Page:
The 2008 animated Pixar movie “Wall-E” follows the refuse-based adventures of a sentient, autonomous trash compactor whose primary function was to clean an abandoned city on a now-deserted planet Earth, long ago having been abandoned by humanity. The movie highlights some of the issues that would likely occur from human beings’ over-reliance on an automated lifestyle – issues such as waste management, obesity and human environmental impact, to name a few. “Wall-E” is set hundreds of years in the future, but some of those issues ostensibly exist in the world we inhabit today.
The transportation sector around the globe is a multitrillion-dollar industry. There’s money and mistakes to be made. While we are probably a ways off from sentient automobiles, the age of vehicle autonomy is well upon us. Every week, another company releases some update, patch or application that nudges autonomous tech in a new direction.
There have been some setbacks – name me a sector that doesn’t have any – but cars that are less reliant on humans are here to stay. This is almost universally viewed as positive, with many examples given to support this position, such as:
- Fewer accidents.
- A move away from owned to rented vehicles, lessening the need for parking garages.
- A productivity increase during commuting time.
- A reduction in traffic congestion.
There are many more, but the age of connectivity comes with risks. One must exercise caution with any kind of new technology. What happens when things go wrong? Computers malfunction sometimes; we’re all familiar with Windows’ blue screen of death.
You are turning over your most precious commodity – your family – to a computer. And if that computer fails when you are trusting it not to – let’s say when it is in full autonomous mode – how will that fail affect things? In what manner will it fail? It will likely fail however the lowest-bidding subcontractor designed it to fail.
Even if it does not fail, a computer still needs to be told what to do, at least initially. Computers can learn things and eventually make better iterative decisions based on this learning, but what do you tell a computer it should do when faced with a myriad of input data?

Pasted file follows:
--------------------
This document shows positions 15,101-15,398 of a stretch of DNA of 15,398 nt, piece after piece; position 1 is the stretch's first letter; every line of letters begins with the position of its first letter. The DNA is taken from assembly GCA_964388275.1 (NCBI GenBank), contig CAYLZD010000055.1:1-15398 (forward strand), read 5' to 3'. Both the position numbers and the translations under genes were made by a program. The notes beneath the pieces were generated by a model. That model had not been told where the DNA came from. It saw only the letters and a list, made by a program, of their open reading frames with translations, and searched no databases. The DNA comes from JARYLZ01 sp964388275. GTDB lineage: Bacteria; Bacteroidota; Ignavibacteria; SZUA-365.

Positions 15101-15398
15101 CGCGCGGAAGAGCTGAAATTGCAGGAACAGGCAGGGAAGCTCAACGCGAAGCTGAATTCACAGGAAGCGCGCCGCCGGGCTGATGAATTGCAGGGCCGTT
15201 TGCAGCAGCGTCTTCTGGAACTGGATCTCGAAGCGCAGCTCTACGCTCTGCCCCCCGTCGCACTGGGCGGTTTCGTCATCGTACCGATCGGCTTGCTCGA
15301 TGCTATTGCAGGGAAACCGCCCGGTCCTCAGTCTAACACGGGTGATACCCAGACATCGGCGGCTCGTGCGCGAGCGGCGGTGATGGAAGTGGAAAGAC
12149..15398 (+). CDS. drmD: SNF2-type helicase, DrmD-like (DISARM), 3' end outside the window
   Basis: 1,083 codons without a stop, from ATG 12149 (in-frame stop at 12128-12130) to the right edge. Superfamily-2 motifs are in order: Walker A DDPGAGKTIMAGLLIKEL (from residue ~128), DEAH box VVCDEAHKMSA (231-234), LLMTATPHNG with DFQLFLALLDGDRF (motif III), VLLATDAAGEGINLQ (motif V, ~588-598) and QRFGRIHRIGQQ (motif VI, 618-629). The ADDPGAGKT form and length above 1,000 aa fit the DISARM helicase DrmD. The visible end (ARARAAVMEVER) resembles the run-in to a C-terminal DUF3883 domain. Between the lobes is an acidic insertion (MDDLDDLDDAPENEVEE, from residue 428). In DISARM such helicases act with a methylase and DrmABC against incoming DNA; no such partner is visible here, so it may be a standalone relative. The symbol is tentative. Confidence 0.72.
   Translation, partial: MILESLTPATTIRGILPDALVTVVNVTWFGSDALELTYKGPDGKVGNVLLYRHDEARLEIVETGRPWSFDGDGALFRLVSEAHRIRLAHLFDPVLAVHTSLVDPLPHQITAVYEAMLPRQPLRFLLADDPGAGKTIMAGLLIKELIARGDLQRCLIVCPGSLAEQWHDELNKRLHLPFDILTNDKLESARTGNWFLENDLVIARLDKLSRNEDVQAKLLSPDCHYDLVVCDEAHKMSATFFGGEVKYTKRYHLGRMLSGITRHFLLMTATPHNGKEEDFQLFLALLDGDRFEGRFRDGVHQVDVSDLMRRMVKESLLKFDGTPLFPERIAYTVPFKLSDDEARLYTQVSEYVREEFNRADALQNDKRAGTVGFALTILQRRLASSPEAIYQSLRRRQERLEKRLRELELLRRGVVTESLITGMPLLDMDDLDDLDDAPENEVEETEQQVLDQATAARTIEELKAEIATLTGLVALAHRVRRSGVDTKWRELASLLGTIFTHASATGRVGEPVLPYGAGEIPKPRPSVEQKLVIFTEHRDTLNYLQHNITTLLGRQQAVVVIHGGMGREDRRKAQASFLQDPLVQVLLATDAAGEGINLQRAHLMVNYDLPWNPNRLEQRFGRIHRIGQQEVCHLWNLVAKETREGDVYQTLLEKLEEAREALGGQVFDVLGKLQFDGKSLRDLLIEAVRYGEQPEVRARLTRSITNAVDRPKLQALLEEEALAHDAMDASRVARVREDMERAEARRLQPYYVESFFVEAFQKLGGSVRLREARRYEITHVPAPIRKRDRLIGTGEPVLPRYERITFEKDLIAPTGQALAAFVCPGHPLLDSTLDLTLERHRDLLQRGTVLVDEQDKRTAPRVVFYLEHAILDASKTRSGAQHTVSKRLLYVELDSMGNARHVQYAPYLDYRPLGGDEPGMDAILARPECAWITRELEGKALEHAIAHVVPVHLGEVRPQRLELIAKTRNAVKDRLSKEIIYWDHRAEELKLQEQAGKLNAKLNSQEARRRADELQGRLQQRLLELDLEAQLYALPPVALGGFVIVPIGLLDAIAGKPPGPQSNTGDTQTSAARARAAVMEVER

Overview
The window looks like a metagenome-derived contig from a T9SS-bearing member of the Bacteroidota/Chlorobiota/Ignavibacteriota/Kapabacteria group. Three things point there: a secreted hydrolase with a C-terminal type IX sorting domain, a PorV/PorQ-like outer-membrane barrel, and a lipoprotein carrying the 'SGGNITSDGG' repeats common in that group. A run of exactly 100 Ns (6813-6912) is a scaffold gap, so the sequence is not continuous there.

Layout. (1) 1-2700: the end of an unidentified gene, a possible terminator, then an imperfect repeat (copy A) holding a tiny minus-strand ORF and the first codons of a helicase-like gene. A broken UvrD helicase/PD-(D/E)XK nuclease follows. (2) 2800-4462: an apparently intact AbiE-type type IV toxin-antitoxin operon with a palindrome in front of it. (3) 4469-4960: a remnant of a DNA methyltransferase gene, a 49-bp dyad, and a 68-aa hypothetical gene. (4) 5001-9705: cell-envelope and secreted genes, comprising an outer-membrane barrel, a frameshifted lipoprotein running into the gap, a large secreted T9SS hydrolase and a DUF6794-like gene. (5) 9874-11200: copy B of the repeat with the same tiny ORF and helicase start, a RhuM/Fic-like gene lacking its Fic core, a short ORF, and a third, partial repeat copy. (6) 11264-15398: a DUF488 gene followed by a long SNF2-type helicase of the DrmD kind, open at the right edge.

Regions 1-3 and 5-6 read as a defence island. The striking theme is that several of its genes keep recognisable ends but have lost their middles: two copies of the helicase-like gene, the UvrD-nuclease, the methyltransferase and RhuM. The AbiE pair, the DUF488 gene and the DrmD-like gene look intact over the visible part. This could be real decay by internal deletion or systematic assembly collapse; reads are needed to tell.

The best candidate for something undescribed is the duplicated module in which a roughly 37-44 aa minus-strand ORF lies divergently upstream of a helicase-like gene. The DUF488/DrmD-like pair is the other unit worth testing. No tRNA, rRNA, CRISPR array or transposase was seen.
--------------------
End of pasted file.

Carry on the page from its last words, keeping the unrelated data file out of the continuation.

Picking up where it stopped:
Autonomous vehicles (ones that fly) have been around a long time. Most commercial airliners are autonomously piloted more than 90% of the time. Aircraft, along with the routes they take, are heavily regulated. They essentially all report in to the same system around the world. There is a reason all pilots around the world must communicate in English. There has to be one universal language to avoid miscommunication and errors.
Autonomous automobiles have none of that. There is no central control, no clearing house and no standardization, to the extent that even the levels of autonomy differ by manufacturer. They can, though, roughly be classified in the following manner:
Level 0 — Nothing
The baseline since Gottlieb Daimler traded horse power for horsepower. Level zero applies to all vehicles that rely solely on humans to dictate driving actions. That is my car, and almost every car that has come before it. At best it has cruise control, but it is the “dumb” version that will crash you into a wall if you let it. Example: my 2009 Honda Ridgeline truck.
Level 1 — Driver Assistance
What does this level offer us? Some automation, but not much. For level one, you are looking at adaptive cruise control or lane departure tech to come as standard on your vehicle. While the human driver still supervises everything, the vehicle is capable of some decisions on its own. Example: your eco-friendly neighbor’s 2016 Toyota Prius.